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Afghan Skiers’ Snowy Path to Winter Olympics

© Photo : Sajjad HosseiniПуть афганских горнолыжников к Зимним Олимпийским играм 2018 в Пхенчхане
Путь афганских горнолыжников к Зимним Олимпийским играм 2018 в Пхенчхане - Sputnik International
Two skiers from Afghanistan will take part in the South Korean Winter Olympics for the first time in their country’s history this year. One of them, Sajjad Hosseini, spoke to Sputnik about skiing in Afghanistan.

Skiing as a sport in Afghanistan is still very young. However, in recent years, the interest of young men and women in skiing has grown in the Bamyan province, which is located in the central part of the country. One of the coldest provinces of Afghanistan, Bamyan is often snowy during winter. Foreign skiers believe that snowy landscapes of Bamyan are a fitting place for skiing and other winter sports.

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Afghan athletes have held several competitions there. In 2015, Bamyan was inaugurated as the cultural capital of the South Asian Association for Regional Cooperation (SAARC). The competition included athletes from Afghanistan, New Zealand, Switzerland, France, Germany, England and Norway. Bamyan skiers managed to surpass their foreign competitors and take the three top positions.

But this year for the first time, Afghan skiers will take part in the Winter Olympics. Chairman of the Olympic Committee of Afghanistan Mohammad Zahir Aghbar and Chairman of the National Olympic Committee of South Korea Kim Kim Jung-haeng signed an agreement about the participation of two Afghan skiers in the 2018 Winter Olympics in South Korea. Those two athletes are Alishah Farhang and Sajjad Hosseini.

The 25-year-old Hosseini, who will take part in the slalom and giant slalom events, told Sputnik about the history of the sport in Afghanistan and about how the athletes prepared for the Olympics.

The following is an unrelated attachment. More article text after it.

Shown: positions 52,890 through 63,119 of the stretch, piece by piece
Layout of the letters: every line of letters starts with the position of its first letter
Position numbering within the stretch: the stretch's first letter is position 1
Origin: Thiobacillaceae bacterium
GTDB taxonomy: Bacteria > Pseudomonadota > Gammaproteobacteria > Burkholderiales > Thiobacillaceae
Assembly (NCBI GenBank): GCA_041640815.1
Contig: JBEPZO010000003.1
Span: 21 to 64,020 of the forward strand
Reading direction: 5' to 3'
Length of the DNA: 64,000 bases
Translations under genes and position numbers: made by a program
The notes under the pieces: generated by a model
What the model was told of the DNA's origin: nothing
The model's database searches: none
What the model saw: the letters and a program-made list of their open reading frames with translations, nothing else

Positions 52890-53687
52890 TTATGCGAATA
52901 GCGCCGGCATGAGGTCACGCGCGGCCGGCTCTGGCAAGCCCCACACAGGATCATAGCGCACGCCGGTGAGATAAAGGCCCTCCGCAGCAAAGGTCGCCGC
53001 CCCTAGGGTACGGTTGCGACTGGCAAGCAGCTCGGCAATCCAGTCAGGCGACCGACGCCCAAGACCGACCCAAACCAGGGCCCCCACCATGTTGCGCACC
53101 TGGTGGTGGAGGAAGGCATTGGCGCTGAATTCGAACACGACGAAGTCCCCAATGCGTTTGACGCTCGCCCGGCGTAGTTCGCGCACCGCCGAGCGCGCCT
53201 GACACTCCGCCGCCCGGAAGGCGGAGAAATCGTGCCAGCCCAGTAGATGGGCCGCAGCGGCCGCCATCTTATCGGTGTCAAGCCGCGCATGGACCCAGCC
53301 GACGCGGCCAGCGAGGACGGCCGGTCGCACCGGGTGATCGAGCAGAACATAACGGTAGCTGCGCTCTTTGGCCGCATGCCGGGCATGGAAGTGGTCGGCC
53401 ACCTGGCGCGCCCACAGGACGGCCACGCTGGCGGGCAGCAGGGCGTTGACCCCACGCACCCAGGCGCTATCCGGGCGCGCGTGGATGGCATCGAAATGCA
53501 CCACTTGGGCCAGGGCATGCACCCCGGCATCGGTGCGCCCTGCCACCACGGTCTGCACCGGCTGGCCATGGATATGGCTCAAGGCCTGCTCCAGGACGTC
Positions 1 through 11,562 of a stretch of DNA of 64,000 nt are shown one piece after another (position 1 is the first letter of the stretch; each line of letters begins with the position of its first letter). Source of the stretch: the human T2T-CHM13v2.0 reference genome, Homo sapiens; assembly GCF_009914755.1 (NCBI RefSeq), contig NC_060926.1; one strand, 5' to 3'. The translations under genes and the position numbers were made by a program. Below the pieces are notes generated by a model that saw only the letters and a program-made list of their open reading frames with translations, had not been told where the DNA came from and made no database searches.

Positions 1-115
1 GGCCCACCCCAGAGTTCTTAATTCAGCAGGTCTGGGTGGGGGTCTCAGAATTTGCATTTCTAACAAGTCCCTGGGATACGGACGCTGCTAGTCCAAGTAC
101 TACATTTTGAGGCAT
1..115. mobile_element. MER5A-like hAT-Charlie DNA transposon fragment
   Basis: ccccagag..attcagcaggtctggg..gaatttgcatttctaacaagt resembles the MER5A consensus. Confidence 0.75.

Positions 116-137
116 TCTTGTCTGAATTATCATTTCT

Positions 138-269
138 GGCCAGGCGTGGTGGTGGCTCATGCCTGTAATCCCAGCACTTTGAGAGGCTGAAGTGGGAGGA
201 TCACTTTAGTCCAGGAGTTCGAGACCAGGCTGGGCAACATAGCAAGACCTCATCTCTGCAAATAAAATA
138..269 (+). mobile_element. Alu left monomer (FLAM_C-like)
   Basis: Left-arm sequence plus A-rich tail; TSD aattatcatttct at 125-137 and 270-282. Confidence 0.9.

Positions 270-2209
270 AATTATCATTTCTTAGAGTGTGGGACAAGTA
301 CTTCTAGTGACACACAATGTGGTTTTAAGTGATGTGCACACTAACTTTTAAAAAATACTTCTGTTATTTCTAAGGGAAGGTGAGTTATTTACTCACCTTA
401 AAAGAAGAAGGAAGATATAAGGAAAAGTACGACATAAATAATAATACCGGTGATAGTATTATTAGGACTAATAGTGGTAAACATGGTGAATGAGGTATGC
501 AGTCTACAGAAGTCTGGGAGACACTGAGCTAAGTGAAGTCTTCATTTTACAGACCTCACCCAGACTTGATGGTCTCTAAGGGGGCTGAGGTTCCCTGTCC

"I started doing skiing in 2012. It happened in the ski club of Bamyan, established by a Swiss man named Kristof Zurcher — it is the first skiing club in Afghanistan. Three years later I went to train in Sankt-Moritz [Switzerland], where I have trained for four years already."

"The history of skiing in Afghanistan started in 1970. Unfortunately, it was interrupted during the war, but in 2010-2011 it started to revive slowly. Our  club started with 10 people and now Afghanistan has 300 skiers already. Only the two of us have had an opportunity to train professionally. Such training requires going abroad, because there are no such opportunities in Afghanistan now. Unfortunately, the National Olympic Committee does not support us, that's why other athletes can't train. Until now we had no monetary support from those authorities. If they had just expressed their support, we would have displayed a lot more will and wish during competition and training."

Asked about how he managed to become an Olympic athlete, he said:

"The decision regarding our participation is not final yet. But we try hard and if we are to secure our place then we must pass several competitions before January 20. Then we will see if we go to South Korea or not… We don't hope to win a medal at all, because four years of our training is like one year of training by our foreign colleagues. It is enough only to take part in these Olympics, in order to pave the way for the next generation of Afghan skiers."

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